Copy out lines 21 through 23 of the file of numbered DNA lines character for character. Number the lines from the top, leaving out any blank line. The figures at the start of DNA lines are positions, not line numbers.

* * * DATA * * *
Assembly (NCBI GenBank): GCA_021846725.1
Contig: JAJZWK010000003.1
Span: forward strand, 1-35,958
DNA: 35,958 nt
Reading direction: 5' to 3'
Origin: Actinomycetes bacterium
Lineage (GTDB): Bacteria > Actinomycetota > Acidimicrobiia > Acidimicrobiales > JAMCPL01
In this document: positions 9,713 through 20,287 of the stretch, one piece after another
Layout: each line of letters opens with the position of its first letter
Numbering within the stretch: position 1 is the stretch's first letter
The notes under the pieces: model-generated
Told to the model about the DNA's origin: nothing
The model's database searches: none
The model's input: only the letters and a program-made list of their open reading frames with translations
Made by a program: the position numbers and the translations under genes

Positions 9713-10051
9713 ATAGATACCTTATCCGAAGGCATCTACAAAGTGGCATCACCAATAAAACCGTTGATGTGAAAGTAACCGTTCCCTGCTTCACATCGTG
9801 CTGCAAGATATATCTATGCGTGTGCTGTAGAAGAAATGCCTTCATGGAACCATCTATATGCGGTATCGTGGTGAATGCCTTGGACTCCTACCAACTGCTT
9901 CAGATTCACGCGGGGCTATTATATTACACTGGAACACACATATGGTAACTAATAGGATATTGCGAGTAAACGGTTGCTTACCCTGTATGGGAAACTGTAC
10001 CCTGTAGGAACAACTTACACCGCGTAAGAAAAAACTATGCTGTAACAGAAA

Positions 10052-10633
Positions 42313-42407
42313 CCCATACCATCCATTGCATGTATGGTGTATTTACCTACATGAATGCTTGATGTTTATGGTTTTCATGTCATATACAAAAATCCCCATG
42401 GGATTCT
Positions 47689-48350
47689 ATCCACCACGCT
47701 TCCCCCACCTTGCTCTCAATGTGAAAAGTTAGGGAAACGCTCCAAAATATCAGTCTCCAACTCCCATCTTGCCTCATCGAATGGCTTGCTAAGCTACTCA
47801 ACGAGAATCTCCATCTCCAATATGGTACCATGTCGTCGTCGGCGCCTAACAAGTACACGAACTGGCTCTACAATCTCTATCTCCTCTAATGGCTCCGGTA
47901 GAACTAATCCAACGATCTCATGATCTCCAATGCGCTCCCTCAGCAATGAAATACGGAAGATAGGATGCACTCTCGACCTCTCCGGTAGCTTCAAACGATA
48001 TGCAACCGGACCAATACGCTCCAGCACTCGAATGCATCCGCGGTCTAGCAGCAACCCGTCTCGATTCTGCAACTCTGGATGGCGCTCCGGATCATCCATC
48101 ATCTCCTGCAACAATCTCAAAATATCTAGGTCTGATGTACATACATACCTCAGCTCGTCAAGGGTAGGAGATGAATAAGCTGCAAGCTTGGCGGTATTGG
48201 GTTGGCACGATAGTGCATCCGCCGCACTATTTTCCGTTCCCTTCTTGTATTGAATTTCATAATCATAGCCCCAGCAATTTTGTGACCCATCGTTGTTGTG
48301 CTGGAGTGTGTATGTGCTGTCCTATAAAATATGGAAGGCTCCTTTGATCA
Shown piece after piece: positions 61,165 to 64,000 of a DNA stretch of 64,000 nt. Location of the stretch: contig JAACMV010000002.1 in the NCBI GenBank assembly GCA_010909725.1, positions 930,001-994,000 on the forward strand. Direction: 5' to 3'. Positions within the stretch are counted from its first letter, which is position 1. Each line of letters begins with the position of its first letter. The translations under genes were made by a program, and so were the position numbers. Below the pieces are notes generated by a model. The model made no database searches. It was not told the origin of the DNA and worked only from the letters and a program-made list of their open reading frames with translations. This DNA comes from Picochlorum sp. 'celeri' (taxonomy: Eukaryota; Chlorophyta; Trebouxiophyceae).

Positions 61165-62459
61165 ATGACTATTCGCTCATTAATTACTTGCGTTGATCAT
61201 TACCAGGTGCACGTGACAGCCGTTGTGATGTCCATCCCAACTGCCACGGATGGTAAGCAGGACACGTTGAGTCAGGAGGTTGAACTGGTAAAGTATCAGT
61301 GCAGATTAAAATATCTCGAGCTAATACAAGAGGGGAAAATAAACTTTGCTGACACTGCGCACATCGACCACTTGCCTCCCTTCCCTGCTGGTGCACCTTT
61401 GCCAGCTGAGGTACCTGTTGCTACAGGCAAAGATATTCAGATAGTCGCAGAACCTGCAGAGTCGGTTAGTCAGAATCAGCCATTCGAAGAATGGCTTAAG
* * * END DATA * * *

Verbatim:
Positions 10052-10633
Positions 42313-42407
42313 CCCATACCATCCATTGCATGTATGGTGTATTTACCTACATGAATGCTTGATGTTTATGGTTTTCATGTCATATACAAAAATCCCCATG